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Managing Crop Grazing Producer Demonstration Site

Project start date: 30 June 2017
Project end date: 03 April 2020
Publication date: 05 May 2020
Project status: Completed
Livestock species: Sheep, Lamb
Relevant regions: Western Australia
Download Report (1.1 MB)


This producer demonstration site project aimed to demonstrate advantages of crop grazing on profitability and enhance producer understanding of how to best apply the tool in different seasons and situations. The objectives were to do so by demonstrating the impact on four properties in Western Australia's Great Southern, over three years. It was expected that this would show an increase in feed by deferring pastures during crop grazing, and a condition score advantage in ewes grazing crops compared to those grazing pasture. In addition, harvest yield was expected to be impacted by less than 10%. An economic analysis was conducted to show impacts on lambing performance and overall profitability.

Using paired-paddock methodology, performance of sheep grazing crops was compared to sheep grazing available pastures. Crops were grazed for 10 to 44 days during June, July and August, which coincided with three years of late season breaks. Stocking rates varied between 0.5 to 7.2 DSE/ha, using ewes lambing in June-July, or dry hoggets. Pasture tests were conducted at the start and end of grazing, and lambing results collected or modelled using the Lifetime Ewe Condition Score Comparison Calculator.

At the start of grazing, when crops passed the 'pinch and twist' test, crops had on average 27% higher metabolisable energy, 2.56 times more Feed On Offer (FOO) and were 18% more digestible compared to pastures. Crop was also more accessible, being erect and easier to eat compared to prostrate pastures. Grazing these crops allowed paddocks to be spelled, with deferred pasture having 69% more FOO compared to pastures grazed during the crop grazing period.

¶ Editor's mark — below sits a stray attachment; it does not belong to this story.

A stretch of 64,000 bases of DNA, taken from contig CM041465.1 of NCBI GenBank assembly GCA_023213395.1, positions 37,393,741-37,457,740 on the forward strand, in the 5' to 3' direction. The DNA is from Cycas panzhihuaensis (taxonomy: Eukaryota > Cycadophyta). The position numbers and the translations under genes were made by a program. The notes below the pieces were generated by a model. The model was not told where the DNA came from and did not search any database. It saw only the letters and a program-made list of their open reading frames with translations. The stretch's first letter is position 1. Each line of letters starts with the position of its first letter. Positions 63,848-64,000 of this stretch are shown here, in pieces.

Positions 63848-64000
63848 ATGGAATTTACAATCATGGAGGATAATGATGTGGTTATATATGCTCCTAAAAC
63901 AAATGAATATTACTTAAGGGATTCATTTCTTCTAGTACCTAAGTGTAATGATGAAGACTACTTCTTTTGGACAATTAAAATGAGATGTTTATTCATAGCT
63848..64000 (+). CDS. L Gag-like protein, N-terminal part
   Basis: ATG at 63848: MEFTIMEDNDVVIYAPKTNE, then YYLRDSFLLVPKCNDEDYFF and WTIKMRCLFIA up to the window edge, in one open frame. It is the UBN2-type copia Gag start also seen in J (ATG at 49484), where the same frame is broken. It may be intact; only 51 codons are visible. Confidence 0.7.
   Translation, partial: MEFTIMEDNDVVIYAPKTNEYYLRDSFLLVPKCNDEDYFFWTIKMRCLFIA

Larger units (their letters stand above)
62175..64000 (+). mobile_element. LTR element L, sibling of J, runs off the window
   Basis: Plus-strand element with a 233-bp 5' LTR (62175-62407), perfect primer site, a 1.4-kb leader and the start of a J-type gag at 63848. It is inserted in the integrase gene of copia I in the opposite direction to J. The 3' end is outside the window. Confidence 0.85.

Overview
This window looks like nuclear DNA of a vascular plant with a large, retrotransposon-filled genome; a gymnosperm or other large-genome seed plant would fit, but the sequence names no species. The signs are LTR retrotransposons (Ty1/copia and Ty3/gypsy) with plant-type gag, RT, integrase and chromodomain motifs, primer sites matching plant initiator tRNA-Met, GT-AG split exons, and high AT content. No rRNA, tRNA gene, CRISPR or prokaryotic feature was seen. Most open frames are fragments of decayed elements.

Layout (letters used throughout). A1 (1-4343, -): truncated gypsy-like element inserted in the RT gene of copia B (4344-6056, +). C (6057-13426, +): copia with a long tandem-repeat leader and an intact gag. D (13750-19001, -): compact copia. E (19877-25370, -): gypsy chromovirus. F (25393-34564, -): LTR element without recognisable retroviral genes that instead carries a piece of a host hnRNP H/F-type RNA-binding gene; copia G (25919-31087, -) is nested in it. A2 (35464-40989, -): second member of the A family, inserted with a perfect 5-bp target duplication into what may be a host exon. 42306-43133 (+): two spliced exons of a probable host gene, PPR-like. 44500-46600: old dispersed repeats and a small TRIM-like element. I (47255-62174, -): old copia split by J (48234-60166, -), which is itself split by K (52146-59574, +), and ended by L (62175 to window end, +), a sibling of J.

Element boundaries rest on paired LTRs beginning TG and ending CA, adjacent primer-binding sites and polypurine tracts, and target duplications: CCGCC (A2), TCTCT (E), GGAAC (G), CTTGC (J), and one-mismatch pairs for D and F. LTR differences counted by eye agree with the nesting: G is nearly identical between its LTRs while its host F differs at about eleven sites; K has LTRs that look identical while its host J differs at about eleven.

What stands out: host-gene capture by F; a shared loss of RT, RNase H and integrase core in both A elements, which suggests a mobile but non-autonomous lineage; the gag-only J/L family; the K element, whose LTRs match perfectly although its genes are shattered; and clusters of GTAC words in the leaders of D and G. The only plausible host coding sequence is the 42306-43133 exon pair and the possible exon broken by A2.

Crop grazing sheep were measured to be in better condition compared to those grazing normal pastures. Ewes had a 0.28CS advantage over ewes grazing pastures, while hoggets had a 0.35CS advantage. This led to a modelled additional 5.2% lamb survival in twins, partly due to increased birthweight of 120grams which contributed to 10.7% increase weaning survival. Ewe survival increased by 0.47%. Reduced costs of feeding were calculated at 12c/h/day and combined with reproductive impacts resulted in sheep net benefits at $11.42/ewe and $4.75/hogget grazed on crops.

Crop yield impacts ranged from a loss of 400kg/ha to an increase of 1360kg/ha. This converted to a financial impact of -$100/ha to +$408/ha.

Excluding 2017's abnormal increases in yield due to the impact of disease, average impact of grazing on crop was a 4.1% yield loss. This resulted in an average financial impact of -$21.56/ha, or when including 2017's abnormal year, +$81.13/ha.

To give the impact on whole business gross margin, yield impact was combined with sheep benefits. It is important to remember that this data is calculated using the extremely variable stocking rates producers used to graze crops, often with understocking paddocks. There was an average benefit of $15.67/ha for reproducing ewes. With the abnormal 2017 data included, the average benefit increased to $131.80/ha. It was also profitable to graze hoggets, which only used the feed and labour-saving costs to offset yield impact. Hoggets averaged a $10.19/ha profit.

Knowledge, Skills, Confidence & Adoption Results

  • 93% of producers inreased their confidence in crop grazing to an average level of 7.4/10
  • producers’ involved in the project increased knowledge, skills and confidence in pasture manipulation and selecting its timing
  • 85% of producers found the project to be valuable and would recommend the PDS program to others
  • Satisfaction and value of the project involvement was rated as an average of 7/10
  • 24% of producers adopted crop grazing
  • 22% indicated an intent to adopt in the future
  • 78% of producers indicated that the likelihood of them adopting crop grazing had increased.


  • The impact on crop profitability averaged a $81.13/ha profit over the three years (range - $100/ha to +$408/ha)
  • Reduced costs of feeding (calculated at 12c/h/day) combined with reproductive impacts resulted in sheep net benefits of $11.42/ewe and $4.75/hogget grazed on crops
  • Impact on whole of business gross margin was an average benefit of $15.67/ha for reproducing ewes
  • Hoggets averaged a $10.19/ha profit which only used the feed and labour-saving costs to offset yield impact.

More information

Project manager: Alana McEwan
Primary researcher: Facey Group Inc.